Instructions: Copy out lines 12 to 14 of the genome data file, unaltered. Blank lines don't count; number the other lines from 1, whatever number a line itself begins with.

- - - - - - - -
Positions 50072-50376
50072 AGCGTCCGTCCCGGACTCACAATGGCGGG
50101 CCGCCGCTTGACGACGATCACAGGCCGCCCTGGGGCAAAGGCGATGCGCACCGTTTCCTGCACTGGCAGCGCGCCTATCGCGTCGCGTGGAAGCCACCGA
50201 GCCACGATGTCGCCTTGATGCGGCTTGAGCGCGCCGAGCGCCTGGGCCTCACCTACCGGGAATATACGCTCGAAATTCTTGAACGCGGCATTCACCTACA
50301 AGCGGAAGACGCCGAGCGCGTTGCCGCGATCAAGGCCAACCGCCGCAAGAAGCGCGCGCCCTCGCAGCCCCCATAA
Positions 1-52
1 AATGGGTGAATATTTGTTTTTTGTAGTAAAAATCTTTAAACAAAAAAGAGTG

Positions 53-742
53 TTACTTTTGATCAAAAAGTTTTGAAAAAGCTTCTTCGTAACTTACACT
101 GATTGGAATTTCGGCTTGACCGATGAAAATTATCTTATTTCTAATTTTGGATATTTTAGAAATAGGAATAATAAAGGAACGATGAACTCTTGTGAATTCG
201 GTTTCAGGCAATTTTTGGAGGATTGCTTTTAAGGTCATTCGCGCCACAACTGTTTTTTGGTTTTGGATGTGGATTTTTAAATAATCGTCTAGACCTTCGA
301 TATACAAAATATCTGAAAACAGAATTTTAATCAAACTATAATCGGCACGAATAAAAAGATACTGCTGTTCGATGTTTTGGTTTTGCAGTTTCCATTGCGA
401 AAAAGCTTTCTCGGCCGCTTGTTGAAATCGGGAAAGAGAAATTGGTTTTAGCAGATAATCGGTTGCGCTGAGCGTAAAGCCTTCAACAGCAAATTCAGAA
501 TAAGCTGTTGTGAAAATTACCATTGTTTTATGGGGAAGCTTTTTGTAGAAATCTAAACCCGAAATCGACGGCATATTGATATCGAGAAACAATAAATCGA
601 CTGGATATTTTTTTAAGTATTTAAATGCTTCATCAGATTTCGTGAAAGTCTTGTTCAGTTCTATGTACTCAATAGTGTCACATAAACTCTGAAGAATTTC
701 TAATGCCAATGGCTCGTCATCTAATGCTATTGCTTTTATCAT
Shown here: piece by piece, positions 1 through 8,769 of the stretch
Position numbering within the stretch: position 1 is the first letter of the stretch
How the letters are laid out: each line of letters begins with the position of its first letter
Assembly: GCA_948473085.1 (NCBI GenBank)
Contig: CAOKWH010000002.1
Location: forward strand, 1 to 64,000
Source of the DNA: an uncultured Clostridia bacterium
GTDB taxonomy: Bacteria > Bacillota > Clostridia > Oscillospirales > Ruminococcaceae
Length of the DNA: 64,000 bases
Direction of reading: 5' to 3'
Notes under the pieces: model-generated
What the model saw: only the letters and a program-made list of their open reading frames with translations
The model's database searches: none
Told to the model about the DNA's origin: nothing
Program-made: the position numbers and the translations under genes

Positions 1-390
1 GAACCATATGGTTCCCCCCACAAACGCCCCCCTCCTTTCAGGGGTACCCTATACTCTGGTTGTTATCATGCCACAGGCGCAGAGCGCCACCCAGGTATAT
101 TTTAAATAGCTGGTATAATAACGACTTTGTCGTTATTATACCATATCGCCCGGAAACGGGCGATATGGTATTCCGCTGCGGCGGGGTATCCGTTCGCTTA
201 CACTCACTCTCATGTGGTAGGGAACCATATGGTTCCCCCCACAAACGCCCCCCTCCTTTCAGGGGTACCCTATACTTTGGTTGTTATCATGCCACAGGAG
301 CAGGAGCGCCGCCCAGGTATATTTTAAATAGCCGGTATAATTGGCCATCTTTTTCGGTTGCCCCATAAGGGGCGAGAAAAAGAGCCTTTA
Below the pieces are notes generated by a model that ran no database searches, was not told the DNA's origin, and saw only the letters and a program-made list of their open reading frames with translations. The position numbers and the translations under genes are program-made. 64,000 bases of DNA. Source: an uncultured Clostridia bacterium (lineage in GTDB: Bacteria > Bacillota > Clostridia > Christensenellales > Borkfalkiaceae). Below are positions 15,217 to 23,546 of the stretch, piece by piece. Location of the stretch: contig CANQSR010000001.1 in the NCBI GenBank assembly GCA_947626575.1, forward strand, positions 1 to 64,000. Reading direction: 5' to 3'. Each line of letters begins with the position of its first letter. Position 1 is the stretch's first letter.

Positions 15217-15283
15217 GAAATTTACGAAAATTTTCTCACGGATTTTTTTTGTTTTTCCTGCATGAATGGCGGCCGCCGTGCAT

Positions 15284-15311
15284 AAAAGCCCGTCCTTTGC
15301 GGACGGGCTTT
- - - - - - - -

301 TATACAAAATATCTGAAAACAGAATTTTAATCAAACTATAATCGGCACGAATAAAAAGATACTGCTGTTCGATGTTTTGGTTTTGCAGTTTCCATTGCGA
401 AAAAGCTTTCTCGGCCGCTTGTTGAAATCGGGAAAGAGAAATTGGTTTTAGCAGATAATCGGTTGCGCTGAGCGTAAAGCCTTCAACAGCAAATTCAGAA
501 TAAGCTGTTGTGAAAATTACCATTGTTTTATGGGGAAGCTTTTTGTAGAAATCTAAACCCGAAATCGACGGCATATTGATATCGAGAAACAATAAATCGA